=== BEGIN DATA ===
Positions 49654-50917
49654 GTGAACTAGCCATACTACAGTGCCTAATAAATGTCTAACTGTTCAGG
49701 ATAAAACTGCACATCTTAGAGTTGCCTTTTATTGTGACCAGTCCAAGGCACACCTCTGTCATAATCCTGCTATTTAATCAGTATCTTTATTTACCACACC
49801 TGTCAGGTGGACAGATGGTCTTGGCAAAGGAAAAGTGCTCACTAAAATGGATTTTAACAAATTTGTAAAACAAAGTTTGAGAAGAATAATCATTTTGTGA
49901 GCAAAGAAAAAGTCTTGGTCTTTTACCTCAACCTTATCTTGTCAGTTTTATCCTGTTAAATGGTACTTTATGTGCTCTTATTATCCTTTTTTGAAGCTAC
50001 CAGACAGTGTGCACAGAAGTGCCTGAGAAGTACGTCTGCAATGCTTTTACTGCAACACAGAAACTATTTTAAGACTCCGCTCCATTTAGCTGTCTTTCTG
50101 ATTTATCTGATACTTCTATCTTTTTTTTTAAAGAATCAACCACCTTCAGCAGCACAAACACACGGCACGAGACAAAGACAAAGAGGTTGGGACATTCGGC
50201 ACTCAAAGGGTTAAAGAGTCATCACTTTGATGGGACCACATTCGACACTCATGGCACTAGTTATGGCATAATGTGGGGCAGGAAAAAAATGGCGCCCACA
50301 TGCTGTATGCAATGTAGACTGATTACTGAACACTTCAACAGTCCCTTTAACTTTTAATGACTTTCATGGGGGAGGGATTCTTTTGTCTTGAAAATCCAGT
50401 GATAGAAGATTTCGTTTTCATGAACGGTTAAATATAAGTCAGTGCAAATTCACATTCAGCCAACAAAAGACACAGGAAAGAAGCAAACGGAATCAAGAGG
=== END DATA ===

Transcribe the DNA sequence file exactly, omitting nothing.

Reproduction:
Positions 49654-50917
49654 GTGAACTAGCCATACTACAGTGCCTAATAAATGTCTAACTGTTCAGG
49701 ATAAAACTGCACATCTTAGAGTTGCCTTTTATTGTGACCAGTCCAAGGCACACCTCTGTCATAATCCTGCTATTTAATCAGTATCTTTATTTACCACACC
49801 TGTCAGGTGGACAGATGGTCTTGGCAAAGGAAAAGTGCTCACTAAAATGGATTTTAACAAATTTGTAAAACAAAGTTTGAGAAGAATAATCATTTTGTGA
49901 GCAAAGAAAAAGTCTTGGTCTTTTACCTCAACCTTATCTTGTCAGTTTTATCCTGTTAAATGGTACTTTATGTGCTCTTATTATCCTTTTTTGAAGCTAC
50001 CAGACAGTGTGCACAGAAGTGCCTGAGAAGTACGTCTGCAATGCTTTTACTGCAACACAGAAACTATTTTAAGACTCCGCTCCATTTAGCTGTCTTTCTG
50101 ATTTATCTGATACTTCTATCTTTTTTTTTAAAGAATCAACCACCTTCAGCAGCACAAACACACGGCACGAGACAAAGACAAAGAGGTTGGGACATTCGGC
50201 ACTCAAAGGGTTAAAGAGTCATCACTTTGATGGGACCACATTCGACACTCATGGCACTAGTTATGGCATAATGTGGGGCAGGAAAAAAATGGCGCCCACA
50301 TGCTGTATGCAATGTAGACTGATTACTGAACACTTCAACAGTCCCTTTAACTTTTAATGACTTTCATGGGGGAGGGATTCTTTTGTCTTGAAAATCCAGT
50401 GATAGAAGATTTCGTTTTCATGAACGGTTAAATATAAGTCAGTGCAAATTCACATTCAGCCAACAAAAGACACAGGAAAGAAGCAAACGGAATCAAGAGG